Binance, a major cryptocurrency exchange, announced on Friday that it would shut down its futures and derivatives business in Europe, the platform’s latest effort to reduce its product offering as regulatory pressure mounts throughout the world.
With immediate effect, Binance users in Germany, Italy, and the Netherlands will be unable to establish new futures or derivatives products accounts, according to a statement on the exchange’s website.
During the global epidemic, bitcoin and other cryptocurrencies grew in popularity among retail investors, forcing regulators to strengthen their surveillance of trading platforms, despite the fact that most cryptocurrency trading is uncontrolled.
Regulators in the United Kingdom, Germany, Hong Kong, and Italy have increased pressure on Binance, one of the world’s top crypto exchanges by trading volume, due to concerns about consumer safety and the standard of anti-money laundering inspections at crypto exchanges.
“Binance is a very important market for the European region, and it is working hard to harmonise crypto rules, which is a good sign for the sector,” the exchange said on Twitter.
“We recognise that different local regulators may have different perspectives on Bitcoin, and we welcome the opportunity to have a healthy discussion about local legislation.”
“We recognise that various local regulators may have their own views on cryptocurrency, and we welcome the opportunity to engage in a productive debate about local regulations.”
Users in Germany, Italy, and the Netherlands will have 90 days from a later date to terminate any open derivatives holdings, according to Binance.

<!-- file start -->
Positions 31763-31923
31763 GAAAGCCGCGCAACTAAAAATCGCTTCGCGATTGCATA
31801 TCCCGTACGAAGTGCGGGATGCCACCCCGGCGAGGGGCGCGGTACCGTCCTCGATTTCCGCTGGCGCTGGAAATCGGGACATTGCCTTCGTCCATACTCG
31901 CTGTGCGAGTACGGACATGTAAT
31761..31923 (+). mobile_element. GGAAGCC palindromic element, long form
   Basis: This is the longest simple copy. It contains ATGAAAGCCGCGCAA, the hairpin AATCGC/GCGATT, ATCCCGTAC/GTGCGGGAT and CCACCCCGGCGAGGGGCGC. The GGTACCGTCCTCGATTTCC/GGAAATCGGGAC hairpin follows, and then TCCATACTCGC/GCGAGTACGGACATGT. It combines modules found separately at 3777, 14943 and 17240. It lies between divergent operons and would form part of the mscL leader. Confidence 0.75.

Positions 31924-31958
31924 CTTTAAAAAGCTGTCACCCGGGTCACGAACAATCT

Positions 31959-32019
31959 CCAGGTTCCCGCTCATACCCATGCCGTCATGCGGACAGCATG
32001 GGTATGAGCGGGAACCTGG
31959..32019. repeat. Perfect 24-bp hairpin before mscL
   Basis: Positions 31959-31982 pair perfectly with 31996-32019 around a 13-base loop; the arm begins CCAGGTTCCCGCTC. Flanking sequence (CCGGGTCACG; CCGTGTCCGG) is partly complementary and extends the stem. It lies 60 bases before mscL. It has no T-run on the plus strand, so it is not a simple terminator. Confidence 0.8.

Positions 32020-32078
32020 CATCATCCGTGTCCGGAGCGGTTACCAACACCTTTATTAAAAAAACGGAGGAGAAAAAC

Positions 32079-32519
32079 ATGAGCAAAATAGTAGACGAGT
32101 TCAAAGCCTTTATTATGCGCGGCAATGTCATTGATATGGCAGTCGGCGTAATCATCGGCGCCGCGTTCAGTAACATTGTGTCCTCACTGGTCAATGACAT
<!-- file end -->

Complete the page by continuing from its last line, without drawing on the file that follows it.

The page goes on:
The German financial authority BaFin has declined to comment on Binance’s decision. Requests for comment from the Italian and Dutch regulators were not immediately returned.
Binance’s withdrawal from derivatives in Europe is the company’s most recent withdrawal from a specific crypto product.
On Friday, Malaysia’s securities regulator reprimanded Binance for illegally running a digital asset exchange in the nation, becoming the latest authority to do so. find out more
Financial regulators have more power to rein in crypto firms offering derivatives, according to Simon Treacy, a senior lawyer at Linklaters in London. Futures and other such products often fall under their purview. Spot cryptocurrency trading, on the other hand, is largely uncontrolled.
In the derivatives area, regulators have more leeway to respond quickly, he said. They are not required to wait for the legislative process to be completed before bringing derivatives into scope, as would be required to take action against spot trading.
On Tuesday, Binance CEO Changpeng Zhao stated that the exchange would seek a regulatory licence and build regional headquarters in order to enhance relations with regulators. find out more Binance has also discontinued cryptocurrency margin trading in the Australian dollar, euro, and pound sterling.
After regulators cracked down on the cryptocurrency exchange platform’s “stock tokens,” the exchange halted trading digital tokens linked to shares earlier this month. find out more
The decision, according to market participants, may add to broader concerns about the viability of cryptocurrency derivatives trading for individual investors.
Binance has pushed out large parts of the futures market in recent years; if their retreat from the business deepens, the medium-term consequences are unlikely to be good.